I drew back deep and slapped Mr. Darcy silly. My hand stung like a palmful of hornets.
    "Shave. Your. Sideburns!" I cried.
    If I would have known then what his estate was worth, I would have let him keep those sideburns. Even if they did look like armpits.
    The last line is distant, the first two are near (not overwhelmingly, but you see what I mean).
     
    Last edited: Oct 15, 2017 at 6:33 AM
  19. BayView

    BayView Contributor Contributor

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    1. It was winter of the year 1853. I shifted my considerable bulk out of a doorway.
    2. I had never much cared for snowstorms.
    3. I hated snowstorms.
    4. God how I hated these damn snowstorms.
    5. Snow. Under my collar, down inside my shoes, freezing and plugging up my miserable soul.
    It was only the first one that required more than a pronoun shift.
     
  20. OurJud

    OurJud Contributor Contributor

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    Well, no, I don't. I'm not being arsey when I say that, but to me this is just plain old simple first-person. The first couple of lines are action with dialogue, the second are the MC's thoughts. This is exactly how I write in first, and I've never ever seen it as a switching of person or voice. All instances of 'I' in your example refer to the same person - there is no MC and narrator here, it's all MC.
     
    Last edited: Oct 15, 2017 at 1:05 PM
  21. Seven Crowns

    Seven Crowns Member Supporter

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    In my example, "I" has moved out of the present and to the future when she says does an "if I would have known then . . ." That switches her role to the narrator. She's moved outside of the immediate story and is no longer the MC (in that line).

    I'm trying to think of a legitimate author who does this . . . all I can find right now is this lousy Wikipedia example:

    A classic example of a first person protagonist narrator is Charlotte Brontë's Jane Eyre (1847),[1] in which the title character is also the narrator telling her own story,[5] "I could not unlove him now, merely because I found that he had ceased to notice me".[6]

    I guess you could say that the MC is always the narrator in those cases, and there is no shift. But when I see these things, I think of roles and see transitions into and out of them. That's just me though.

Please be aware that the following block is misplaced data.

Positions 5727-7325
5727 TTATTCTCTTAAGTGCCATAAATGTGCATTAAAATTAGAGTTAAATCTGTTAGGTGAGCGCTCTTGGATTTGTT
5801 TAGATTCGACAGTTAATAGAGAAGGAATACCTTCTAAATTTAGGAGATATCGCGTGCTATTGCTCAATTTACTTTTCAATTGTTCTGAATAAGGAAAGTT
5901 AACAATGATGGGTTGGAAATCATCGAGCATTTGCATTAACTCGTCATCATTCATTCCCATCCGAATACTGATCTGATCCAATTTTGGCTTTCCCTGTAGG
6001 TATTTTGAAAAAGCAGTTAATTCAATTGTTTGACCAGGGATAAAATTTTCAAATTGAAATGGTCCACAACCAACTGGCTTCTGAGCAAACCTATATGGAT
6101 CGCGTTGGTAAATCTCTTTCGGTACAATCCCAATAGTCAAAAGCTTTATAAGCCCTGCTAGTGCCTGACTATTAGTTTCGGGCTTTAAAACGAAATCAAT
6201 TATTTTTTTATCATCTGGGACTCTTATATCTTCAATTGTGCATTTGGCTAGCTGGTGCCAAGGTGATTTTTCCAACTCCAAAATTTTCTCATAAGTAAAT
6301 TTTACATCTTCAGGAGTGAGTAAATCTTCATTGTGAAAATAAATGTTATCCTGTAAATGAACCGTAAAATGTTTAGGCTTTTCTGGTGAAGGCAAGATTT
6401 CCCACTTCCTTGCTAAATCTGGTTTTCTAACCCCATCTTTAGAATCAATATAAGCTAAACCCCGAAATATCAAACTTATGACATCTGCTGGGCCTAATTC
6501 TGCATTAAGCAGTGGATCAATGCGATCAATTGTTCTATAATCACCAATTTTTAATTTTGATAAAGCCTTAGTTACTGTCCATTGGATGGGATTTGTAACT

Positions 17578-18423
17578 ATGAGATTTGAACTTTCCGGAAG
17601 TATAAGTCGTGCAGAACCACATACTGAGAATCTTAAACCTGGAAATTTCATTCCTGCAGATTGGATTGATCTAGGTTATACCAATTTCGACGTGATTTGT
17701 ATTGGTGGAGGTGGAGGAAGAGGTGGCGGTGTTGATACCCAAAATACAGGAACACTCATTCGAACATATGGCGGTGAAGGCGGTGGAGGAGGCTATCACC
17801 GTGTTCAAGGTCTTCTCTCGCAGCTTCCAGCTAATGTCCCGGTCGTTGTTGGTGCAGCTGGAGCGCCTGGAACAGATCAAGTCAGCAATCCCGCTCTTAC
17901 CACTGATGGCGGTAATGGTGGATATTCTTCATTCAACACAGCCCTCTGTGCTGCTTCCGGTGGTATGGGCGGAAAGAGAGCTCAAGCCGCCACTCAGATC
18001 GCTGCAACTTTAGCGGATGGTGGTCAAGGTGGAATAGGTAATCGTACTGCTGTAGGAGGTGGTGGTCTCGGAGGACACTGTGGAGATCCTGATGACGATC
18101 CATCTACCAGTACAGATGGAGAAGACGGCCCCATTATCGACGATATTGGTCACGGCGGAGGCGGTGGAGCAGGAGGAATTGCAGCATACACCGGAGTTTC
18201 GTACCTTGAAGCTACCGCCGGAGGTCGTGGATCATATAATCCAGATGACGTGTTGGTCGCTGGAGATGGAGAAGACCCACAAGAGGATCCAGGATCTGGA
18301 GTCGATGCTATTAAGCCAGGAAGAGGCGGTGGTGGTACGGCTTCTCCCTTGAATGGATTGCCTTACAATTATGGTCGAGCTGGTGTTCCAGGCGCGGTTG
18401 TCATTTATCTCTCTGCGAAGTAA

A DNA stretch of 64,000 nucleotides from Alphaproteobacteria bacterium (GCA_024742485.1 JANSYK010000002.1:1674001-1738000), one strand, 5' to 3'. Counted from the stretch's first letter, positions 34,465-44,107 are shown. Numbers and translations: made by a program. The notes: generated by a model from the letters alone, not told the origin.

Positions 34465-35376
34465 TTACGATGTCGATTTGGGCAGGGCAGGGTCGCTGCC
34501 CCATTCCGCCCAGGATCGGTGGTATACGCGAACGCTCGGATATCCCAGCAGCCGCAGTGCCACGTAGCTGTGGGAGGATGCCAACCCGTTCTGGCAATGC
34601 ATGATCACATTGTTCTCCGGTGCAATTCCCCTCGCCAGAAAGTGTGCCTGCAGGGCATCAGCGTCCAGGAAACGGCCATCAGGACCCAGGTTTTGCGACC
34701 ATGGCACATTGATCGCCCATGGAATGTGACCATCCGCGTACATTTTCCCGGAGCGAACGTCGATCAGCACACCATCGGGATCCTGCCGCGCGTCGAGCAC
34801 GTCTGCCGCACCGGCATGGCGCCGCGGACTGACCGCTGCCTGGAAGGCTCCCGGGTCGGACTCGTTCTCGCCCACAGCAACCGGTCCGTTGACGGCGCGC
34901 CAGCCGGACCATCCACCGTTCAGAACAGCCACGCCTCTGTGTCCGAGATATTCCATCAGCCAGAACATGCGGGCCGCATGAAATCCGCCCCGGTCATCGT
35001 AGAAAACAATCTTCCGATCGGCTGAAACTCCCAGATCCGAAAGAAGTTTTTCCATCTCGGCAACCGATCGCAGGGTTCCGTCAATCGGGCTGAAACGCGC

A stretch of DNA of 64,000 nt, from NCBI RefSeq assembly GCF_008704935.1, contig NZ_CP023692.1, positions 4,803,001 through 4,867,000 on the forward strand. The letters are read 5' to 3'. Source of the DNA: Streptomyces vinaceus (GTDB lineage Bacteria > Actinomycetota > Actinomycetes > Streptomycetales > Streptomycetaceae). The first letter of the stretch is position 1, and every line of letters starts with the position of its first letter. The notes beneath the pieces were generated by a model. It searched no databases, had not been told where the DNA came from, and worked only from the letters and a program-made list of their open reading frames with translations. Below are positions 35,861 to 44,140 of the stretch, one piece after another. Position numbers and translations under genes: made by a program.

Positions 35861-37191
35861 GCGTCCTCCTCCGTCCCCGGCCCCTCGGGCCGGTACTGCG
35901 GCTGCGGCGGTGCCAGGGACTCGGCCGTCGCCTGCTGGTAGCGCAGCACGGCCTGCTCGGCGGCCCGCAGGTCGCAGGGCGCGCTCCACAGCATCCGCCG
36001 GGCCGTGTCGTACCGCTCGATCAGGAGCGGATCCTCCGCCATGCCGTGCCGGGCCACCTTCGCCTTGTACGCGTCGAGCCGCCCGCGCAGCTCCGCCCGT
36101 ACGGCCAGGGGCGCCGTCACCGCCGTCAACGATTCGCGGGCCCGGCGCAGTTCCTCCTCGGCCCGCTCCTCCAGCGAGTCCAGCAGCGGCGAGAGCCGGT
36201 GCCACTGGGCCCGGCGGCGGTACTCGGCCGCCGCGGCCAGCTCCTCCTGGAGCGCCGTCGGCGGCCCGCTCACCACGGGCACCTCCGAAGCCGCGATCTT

22. OurJud

    OurJud Contributor Contributor

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    But it doesn't. The narrator and the MC are the same person in a story that uses a first-person voice.

    How can she not be the MC when she's referring to the person from the first line?

    The only way what you're saying would makes sense, is if your example was as follows:
     
    Last edited: Oct 15, 2017 at 4:48 PM
  23. ChickenFreak

    ChickenFreak Contributor Contributor Community Volunteer

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    Not necessarily, though the classic examples may not be relevant to the current discussion. I believe that Gatsby is regarded as the MC of The Great Gatsby, even though Nick(?) is the narrator. Similar for Holmes and Watson.
     
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  24. big soft moose

    big soft moose All killer, no filler. Contributor Community Volunteer

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    "The long firm" by Jake Arnott has four first person narrators - none of them are the MC Harry Starks who's story is told through four separate sub characters experience with him
     
  25. OurJud

    OurJud Contributor Contributor

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    Well I've never read Conan Doyle, but aren't the SH stories supposedly written by Watson, about Holmes' cases? Surely in this instance the 'I' refer to Watson (he who is telling the story) and Holmes (the MC) is referred to by name?

    I can get on board and accept that a story about a character (referred to in third-person) can also have a narrator who refers to themselves in first-person, but with a first-person POV there is no narrator because the narrator is also the MC.

    Without seeing an extract, or knowing what pronouns are used for the four characters and the narrator, I'm not sure what this tells me.

    All I know, is that in @Seven Crowns example, the last line which starts 'If I would have known ...' is being 'spoken' by the same person who described the action and dialogue in the first couple of sentences.

    If I say:

    I opened the door and was horrified to find the place turned upside down. "Robbed!" I exclaimed.
    At the time I didn't think I would be able to go on living in the house, but I soon forgot about the burglary.

    How can these two paragraphs not be coming from the mouth of the same person?
     
    Last edited: Oct 15, 2017 at 10:08 PM